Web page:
What is a Genetics Counselor?

A person who likes science and medicine may want to know what a genetics counselor is. This is a professional who bridges the gap between science, medicine and human psychology. When a person undergoes genetic testing or is considering it, a genetics counselor explains the tests, results and their impact on a person and any children they might have.

Role of a Genetics Counselor

The primary role of a genetics counselor is to identify the risk or a specific genetic disorder in an individual. This process begins with DNA testing. A person’s DNA is collected and sent to a laboratory. A technician performs the testing and sends the result to the genetics counselor. The counselor then meets with the individual to inform them of their results. The counselor usually uses a statistical analysis program to interpret the risk of a person developing a disorder based on their genetic profile. For a person who is pregnant, the genetic counselor informs them of the risk that their child will have for different hereditary disorders, such as Down syndrome or cystic fibrosis. Genetic counselors educate individuals and couples about these risks and disorders.

Typical Job Duties of a Genetics Counselor

Genetic counselors perform several typical duties in their workdays. One of those duties is to interview their patients to get a comprehensive medical and personal history of the patient and their family. Another part of a genetic counselor’s job is to evaluate the genetic information provided by DNA testing. The counselors also write detailed reports of their consultations and provide those reports to referring doctors, specialists and the patients. Genetic counselors describe the pros, cons and effectiveness of treatments for genetic disorders. Another aspect of the job is providing education and reassurance to patients about their genetic profile and risk factors for different conditions or disorders.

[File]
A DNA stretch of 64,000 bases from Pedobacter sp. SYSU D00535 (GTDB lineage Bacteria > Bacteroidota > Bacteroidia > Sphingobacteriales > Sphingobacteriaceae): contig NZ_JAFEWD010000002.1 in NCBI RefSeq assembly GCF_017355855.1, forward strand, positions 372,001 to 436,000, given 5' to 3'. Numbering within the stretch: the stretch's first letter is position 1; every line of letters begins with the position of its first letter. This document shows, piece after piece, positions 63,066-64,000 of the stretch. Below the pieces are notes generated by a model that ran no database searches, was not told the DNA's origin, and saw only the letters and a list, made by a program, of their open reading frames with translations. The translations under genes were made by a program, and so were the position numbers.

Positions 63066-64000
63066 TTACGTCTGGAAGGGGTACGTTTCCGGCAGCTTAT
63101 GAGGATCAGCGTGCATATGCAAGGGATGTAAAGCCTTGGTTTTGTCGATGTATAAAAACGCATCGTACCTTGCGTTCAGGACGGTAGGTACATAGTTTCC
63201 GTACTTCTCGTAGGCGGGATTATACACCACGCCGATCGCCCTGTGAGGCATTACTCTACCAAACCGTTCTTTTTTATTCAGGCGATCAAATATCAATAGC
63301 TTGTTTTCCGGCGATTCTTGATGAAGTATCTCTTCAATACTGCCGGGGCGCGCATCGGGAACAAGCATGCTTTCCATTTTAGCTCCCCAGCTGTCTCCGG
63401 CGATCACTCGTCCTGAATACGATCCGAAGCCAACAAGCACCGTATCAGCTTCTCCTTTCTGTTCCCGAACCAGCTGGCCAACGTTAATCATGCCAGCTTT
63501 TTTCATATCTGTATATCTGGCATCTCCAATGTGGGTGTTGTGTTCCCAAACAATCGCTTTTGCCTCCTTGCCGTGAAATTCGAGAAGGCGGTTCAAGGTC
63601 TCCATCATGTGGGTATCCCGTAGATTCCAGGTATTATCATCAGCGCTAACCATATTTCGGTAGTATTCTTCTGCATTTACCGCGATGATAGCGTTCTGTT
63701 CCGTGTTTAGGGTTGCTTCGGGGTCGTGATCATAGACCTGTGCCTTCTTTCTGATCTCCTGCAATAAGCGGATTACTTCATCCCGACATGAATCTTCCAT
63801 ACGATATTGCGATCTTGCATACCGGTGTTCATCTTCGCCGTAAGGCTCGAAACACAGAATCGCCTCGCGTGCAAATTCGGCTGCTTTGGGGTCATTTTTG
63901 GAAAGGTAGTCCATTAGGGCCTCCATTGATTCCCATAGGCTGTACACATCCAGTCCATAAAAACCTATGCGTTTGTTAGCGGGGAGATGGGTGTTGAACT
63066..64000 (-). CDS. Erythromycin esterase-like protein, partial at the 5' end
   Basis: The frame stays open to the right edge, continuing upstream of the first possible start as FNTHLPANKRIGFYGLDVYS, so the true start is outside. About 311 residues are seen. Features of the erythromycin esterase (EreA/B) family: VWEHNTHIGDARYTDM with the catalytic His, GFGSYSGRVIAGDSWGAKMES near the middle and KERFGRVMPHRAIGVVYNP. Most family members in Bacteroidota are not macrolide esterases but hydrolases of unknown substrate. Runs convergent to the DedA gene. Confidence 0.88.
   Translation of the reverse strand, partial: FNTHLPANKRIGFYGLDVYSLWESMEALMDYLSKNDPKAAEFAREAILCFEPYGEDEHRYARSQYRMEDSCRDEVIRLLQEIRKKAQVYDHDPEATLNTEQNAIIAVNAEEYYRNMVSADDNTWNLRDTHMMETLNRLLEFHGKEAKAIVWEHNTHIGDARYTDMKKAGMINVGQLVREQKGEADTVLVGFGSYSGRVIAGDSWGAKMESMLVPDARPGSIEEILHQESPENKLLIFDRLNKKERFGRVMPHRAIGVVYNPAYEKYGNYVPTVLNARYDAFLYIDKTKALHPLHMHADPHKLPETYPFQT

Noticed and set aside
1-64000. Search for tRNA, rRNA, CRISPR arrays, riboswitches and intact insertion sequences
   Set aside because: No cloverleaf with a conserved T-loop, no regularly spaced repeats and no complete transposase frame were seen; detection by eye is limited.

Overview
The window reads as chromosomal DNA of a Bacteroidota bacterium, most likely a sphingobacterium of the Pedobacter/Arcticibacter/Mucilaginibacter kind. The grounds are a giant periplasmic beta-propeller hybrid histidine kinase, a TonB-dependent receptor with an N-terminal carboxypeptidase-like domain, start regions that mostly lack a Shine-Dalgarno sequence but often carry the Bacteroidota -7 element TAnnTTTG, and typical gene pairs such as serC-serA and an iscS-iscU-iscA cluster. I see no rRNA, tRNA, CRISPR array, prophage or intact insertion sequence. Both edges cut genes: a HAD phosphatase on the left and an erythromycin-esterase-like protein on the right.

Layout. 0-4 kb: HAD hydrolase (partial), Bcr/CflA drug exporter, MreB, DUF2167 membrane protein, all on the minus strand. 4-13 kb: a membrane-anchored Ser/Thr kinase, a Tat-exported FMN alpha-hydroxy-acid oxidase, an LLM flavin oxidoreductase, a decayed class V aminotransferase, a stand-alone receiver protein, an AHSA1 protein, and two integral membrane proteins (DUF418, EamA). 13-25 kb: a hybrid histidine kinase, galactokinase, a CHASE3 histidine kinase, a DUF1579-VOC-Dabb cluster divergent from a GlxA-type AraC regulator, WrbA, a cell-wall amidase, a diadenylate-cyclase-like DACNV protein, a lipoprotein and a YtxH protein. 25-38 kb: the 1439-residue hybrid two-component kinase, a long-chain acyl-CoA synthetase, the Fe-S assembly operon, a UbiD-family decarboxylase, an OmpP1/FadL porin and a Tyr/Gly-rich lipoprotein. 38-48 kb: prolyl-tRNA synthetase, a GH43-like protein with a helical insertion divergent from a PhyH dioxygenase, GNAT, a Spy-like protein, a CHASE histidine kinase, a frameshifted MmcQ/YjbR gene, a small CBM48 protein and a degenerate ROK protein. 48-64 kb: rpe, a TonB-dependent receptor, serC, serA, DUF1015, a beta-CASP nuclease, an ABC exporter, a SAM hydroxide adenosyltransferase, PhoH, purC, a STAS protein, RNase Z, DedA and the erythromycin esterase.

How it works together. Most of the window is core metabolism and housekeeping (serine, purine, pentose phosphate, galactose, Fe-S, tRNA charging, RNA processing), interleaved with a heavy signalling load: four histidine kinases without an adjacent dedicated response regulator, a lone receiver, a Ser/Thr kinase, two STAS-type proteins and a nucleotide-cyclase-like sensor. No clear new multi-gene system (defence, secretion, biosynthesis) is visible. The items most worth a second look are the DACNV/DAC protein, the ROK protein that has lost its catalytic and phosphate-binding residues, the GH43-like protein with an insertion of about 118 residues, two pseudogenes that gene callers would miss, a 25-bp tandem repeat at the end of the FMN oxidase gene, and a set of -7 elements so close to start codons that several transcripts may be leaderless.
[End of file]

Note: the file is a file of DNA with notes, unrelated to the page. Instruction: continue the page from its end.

Specialties of Genetics Counseling

Some people work as general genetics counselors, and others develop a specialty for their practice. A specialty may require some additional courses or training. Some of the specialties in genetics counseling include neurogenetics, genomic medicine, psychiatry, prenatal, pediatric and oncology. Some genetics counselors work in other areas of specialty, such as cardiovascular health or gynecology.

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Education Required to Become a Genetic Counselor

According to the Bureau of Labor Statistics, it is necessary to earn a master’s degree in genetics or genetic counseling. Some of the courses in these master’s degree programs include statistics, public health, human genetics, developmental biology, epidemiology and psychology. There is also a required clinical rotation for the master’s degree program. About half of the states require licensing or certification for genetics counselors, and this is achieved by passing an exam conducted by the American Board of Genetic Counseling. Even if a state does not require licensing for a genetics counselor, most employers require the certification. The American Board of Genetic Counseling also accredits genetics counseling programs.

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Understanding the role that a genetics counselor plays in medicine, health and counseling could help a person decide if this is the right career for them. This knowledge could also be helpful for other people want to work in healthcare or counseling. Knowing the answer to what a genetics counselor is could help a person decide on a career path and level of education.